Recycling and valorisation of waste in urban centres in low- and middle-income countries is often misunderstood. Recycling in these countries represents neither the service of removal, nor an activity of "greening" related to ecological modernisation. Recycling is first of all an economic activity of commodities extraction, upgrading, and trading, and as such it provides a livelihood for millions of persons worldwide. Based on evidence of waste management and recycling activities in six urban centres in low- and middle-income countries, this paper explores the contribution of informal sector recycling to recycling and solid waste management. It interprets the variety of urban recycling systems as "modernised mixtures": the mixing of formal municipal waste removal systems with informal private sector recycling activities. Context-dependent factors determine how this mixture of formal and informal systems looks, and how effective informal recycling in these urban centres is. This approach to analysing existing recycling can contribute to improvement of solid waste management systems through sustainable and fair recycling. © 2010 Elsevier Ltd. Source

Wilson D.C.,Imperial College London | Rodic L.,Wageningen University | Scheinberg A.,WASTE | Velis C.A.,Imperial College London | Alabaster G.,UN HABITAT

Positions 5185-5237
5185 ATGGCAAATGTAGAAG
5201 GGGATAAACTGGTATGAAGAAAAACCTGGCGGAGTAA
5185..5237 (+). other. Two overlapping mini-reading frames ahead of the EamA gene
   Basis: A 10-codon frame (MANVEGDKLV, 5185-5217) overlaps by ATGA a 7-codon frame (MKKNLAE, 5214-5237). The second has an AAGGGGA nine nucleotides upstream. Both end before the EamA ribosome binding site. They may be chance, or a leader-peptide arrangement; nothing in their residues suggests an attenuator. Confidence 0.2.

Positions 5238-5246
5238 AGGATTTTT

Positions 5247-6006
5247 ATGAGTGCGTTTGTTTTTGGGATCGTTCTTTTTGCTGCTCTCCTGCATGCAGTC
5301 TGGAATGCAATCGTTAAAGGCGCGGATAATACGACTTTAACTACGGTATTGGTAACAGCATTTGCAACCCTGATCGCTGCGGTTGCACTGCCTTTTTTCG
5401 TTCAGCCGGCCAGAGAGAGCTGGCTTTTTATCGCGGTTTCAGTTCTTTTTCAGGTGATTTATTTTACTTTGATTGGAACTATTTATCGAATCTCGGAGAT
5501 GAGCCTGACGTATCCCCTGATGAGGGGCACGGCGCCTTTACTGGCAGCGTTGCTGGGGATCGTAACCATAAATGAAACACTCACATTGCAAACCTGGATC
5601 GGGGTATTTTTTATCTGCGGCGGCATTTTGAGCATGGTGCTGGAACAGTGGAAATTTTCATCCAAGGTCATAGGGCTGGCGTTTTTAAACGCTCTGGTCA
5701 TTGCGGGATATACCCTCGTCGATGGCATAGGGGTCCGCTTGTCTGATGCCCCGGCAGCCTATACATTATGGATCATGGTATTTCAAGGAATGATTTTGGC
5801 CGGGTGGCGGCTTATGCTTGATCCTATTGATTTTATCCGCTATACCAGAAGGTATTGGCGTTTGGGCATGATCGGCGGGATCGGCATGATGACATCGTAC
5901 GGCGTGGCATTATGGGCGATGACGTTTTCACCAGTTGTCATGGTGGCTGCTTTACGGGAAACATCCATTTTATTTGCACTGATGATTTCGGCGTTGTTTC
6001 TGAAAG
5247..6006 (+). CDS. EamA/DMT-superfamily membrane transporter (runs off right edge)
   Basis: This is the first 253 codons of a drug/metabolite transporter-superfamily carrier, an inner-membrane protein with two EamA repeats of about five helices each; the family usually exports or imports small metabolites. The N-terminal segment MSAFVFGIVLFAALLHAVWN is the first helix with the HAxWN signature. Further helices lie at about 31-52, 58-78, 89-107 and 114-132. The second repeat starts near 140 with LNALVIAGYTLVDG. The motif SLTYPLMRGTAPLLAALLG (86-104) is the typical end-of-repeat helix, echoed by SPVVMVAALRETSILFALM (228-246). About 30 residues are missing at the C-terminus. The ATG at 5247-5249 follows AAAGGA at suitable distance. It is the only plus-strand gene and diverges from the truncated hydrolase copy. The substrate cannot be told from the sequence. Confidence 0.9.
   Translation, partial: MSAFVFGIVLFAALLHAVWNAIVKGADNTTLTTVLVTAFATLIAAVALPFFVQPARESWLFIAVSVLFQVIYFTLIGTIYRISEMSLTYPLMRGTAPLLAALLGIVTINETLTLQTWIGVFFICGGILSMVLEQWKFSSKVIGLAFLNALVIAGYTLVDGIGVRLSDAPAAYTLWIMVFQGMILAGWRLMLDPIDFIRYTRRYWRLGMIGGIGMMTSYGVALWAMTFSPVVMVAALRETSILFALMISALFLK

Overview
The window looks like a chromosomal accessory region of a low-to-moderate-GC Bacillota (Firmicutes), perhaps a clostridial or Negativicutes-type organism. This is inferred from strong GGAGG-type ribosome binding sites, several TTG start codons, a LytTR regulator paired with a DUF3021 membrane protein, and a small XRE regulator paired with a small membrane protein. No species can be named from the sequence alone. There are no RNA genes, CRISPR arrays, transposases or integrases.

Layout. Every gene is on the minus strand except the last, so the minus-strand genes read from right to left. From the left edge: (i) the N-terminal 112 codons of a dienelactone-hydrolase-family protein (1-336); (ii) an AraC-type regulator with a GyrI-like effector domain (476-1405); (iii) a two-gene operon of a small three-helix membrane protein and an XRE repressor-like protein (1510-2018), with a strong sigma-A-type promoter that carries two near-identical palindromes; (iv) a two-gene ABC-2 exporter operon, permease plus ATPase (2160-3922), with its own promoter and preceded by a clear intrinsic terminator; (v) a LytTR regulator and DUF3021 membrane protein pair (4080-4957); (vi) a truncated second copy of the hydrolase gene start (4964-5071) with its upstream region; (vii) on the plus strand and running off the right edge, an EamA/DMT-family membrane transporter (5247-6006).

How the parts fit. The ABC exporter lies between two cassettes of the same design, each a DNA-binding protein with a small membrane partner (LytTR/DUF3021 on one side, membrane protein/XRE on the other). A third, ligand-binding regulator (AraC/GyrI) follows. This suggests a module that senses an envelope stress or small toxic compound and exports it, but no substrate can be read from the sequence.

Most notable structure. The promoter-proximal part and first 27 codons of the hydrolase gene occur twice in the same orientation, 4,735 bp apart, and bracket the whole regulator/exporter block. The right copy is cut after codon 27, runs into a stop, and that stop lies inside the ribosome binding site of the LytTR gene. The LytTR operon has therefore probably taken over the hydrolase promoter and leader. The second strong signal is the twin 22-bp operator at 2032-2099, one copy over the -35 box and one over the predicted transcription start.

Waste Management and Research

This paper uses the 'lens' of integrated and sustainable waste management (ISWM) to analyse the new data set compiled on 20 cities in six continents for the UN-Habitat flagship publication Solid Waste Management in the World's Cities. The comparative analysis looks first at waste generation rates and waste composition data. A process flow diagram is prepared for each city, as a powerful tool for representing the solid waste system as a whole in a comprehensive but concise way. Benchmark indicators are presented and compared for the three key physical components/drivers: public health and collection; environment and disposal; and resource recovery-and for three governance strategies required to deliver a well-functioning ISWM system: inclusivity; financial sustainability; and sound institutions and pro-active policies. Key insights include the variety and diversity of successful models-there is no 'one size fits all'; the necessity of good, reliable data; the importance of focusing on governance as well as technology; and the need to build on the existing strengths of the city. An example of the latter is the critical role of the informal sector in the cities in many developing countries: it not only delivers recycling rates that are comparable with modern Western systems, but also saves the city authorities millions of dollars in avoided waste collection and disposal costs. This provides the opportunity for win-win solutions, so long as the related wider challenges can be addressed. © The Author(s) 2012. Source